Billed as the most spectacular war film ever, Michael Bay's Pearl Harbor always had a lot to live up to, and given the enormous budget and pre-release hype, it was inevitably going to be compared to Titanic (1997) and other such blockbuster films that we come to expect as the Summer arrives. So does it live up to its build up? Well sadly no. The viewer is subjected to the usual character build up, depicting the fictional characters later to become heroes, enjoying their innocent childhood, not imagining what could possibly lie around the corner. We already know, of course how the story goes, so maybe instead we could be reminded more of the events that led up to America's final reluctant decision to fight for justice, but this was never going to be a film so much about war, more a tedious love triangle saga.
The films heroes, played by Ben Affleck (Rafe McCawley) and Josh Hartnett (Danny Walker) both fall for the same beautiful nurse, Evelyn Stewart played by Kate Beckinsale. It was not quite that straight forward though, because to be fair, Danny was under the impression that his best chum Rafe, was in a watery grave after losing a dog fight in the Battle of Britain - not before wiping out most of the Luftwaffa single handedly of course. So, raised from the dead, Rafe comes to rescue of America only to find Danny being more than just a supportive friend to the grieving Evelyn.
With the big budget special effects unleashed on our senses, the pathetic love story and pre-war events, pale into insignificance. As we enter unquestionably the best section of the film, we witness the extremely well prepared and cunning Japanese Air Force deploy an amazing display of fire power and daring aeronautic brilliance, as they annihilate the U. S. Pacific Fleet. Pearl Harbor, considered to be a safe haven for the fleet had turned into a free for all shoot 'em up. Ill prepared partly because of the (apparently) improving relations with the Japanese Empire and insufficient radar detection, the huge destroyers were effectively sitting ducks.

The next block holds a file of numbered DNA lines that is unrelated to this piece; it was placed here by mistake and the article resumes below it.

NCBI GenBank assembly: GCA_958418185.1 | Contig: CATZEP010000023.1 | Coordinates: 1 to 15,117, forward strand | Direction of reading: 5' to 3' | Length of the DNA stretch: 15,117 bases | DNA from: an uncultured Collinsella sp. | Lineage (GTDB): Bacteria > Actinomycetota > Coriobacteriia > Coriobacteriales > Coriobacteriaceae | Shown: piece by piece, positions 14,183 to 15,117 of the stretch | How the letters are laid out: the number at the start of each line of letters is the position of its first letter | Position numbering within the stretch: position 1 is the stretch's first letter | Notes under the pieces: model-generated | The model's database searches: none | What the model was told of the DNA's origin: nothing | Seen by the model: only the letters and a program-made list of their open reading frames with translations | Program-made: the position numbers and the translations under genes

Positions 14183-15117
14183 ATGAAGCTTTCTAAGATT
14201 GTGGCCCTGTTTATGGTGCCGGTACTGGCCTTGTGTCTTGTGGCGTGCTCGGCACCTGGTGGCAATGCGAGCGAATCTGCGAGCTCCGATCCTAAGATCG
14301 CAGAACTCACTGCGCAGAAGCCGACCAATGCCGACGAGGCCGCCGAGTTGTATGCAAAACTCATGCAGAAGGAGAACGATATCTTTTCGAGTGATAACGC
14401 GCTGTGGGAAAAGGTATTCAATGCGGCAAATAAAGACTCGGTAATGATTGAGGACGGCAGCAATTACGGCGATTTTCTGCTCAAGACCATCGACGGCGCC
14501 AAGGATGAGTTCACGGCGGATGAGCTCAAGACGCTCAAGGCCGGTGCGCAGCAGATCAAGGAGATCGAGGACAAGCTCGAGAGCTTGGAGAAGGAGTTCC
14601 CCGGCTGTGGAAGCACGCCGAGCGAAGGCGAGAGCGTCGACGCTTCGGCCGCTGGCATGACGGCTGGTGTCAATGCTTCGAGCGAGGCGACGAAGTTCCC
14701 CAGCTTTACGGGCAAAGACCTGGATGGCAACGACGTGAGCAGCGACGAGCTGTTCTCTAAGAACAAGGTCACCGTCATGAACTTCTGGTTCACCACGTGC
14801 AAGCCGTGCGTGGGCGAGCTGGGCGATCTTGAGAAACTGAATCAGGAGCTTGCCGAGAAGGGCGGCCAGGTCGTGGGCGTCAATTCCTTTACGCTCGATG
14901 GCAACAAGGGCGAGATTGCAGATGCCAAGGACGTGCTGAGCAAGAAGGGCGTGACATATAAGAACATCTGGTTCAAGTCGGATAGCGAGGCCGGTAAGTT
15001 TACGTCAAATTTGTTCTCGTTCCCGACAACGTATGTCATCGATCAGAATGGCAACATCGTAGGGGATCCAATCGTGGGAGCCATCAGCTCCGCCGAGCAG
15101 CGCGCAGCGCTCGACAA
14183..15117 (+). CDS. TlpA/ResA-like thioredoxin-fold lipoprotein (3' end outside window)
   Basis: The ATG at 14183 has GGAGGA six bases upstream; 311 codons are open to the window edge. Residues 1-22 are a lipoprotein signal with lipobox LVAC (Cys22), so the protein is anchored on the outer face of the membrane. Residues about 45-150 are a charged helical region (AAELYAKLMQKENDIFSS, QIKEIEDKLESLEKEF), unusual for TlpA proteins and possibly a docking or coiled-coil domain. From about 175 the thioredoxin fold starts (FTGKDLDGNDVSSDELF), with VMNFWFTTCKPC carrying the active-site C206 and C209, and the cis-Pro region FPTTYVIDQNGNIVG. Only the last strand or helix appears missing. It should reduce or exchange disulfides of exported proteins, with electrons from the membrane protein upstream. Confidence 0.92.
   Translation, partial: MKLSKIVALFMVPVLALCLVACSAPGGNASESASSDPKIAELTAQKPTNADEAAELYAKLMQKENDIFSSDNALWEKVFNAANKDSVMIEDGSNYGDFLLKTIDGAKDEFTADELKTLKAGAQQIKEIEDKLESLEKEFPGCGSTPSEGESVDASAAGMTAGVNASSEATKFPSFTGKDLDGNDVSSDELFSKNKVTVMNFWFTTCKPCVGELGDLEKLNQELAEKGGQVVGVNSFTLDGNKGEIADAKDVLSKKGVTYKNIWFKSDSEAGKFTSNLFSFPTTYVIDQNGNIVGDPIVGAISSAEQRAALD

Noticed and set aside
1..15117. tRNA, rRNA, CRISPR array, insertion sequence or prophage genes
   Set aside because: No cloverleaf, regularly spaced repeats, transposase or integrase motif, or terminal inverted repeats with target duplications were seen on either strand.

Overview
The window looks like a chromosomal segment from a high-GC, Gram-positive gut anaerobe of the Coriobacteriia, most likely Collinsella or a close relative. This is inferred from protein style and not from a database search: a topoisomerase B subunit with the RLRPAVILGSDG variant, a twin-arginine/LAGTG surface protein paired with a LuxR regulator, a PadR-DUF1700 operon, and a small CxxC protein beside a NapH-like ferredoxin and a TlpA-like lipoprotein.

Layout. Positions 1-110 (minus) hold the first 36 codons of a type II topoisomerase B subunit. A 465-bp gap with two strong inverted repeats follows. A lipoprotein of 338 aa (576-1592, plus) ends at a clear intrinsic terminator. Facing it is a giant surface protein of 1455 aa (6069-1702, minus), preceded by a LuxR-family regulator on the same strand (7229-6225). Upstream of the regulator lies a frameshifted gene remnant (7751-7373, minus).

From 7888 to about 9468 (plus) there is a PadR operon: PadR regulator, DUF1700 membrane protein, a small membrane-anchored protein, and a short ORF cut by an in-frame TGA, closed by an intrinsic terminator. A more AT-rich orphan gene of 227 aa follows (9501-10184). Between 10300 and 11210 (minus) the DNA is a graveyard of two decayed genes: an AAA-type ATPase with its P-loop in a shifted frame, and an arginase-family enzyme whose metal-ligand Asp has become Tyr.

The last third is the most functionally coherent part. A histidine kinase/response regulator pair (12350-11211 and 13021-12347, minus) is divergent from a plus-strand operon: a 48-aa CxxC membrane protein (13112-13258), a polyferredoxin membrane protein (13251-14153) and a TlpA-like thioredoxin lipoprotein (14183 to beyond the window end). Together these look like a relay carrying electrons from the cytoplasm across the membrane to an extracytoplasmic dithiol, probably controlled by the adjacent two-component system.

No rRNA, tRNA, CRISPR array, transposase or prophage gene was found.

We are briefly witness to the more horrific side of battle as we are shown the true to life story of desperate sailors trying in vain to escape from the upturned Oklahoma, with engineers trying to cut through the foot thick steel while all the time bullets and torpedo's threaten their attempts. The trauma goes on as we are subject to the scenes in the hospital as the injured are rushed in and the hospital shakes around them as the bombs rain down. This is a day Evelyn would probably rather forget as she and her fellow nurses lose the plot amid the hassle of sorting out the casualties.
True to form, our heros put their differences aside and go looking for some air worthy planes. In a tear jerking scene Rafe tells the more than anxious Danny, how much he needs him as a wing man. When they get round to taking off the ground, a cunning plan ends in the shooting down of a couple of Japanese fighters.
If the film put more emphasis on getting the facts across and less on building up what was, it has to be said - a poor cast -, then more justice would have been done to what really was a horrific massacre. Instead we are left with not so much a feeling of having witnessed a piece of history reenacted, but more of a pathetic love story, which I'm sure the average member of public couldn't care less about.
The saddest moment of going to see Pearl Harbor is parting with the admission fee.
With thanks to the Warner Village Cinema at
Clifton Moor Centre, York.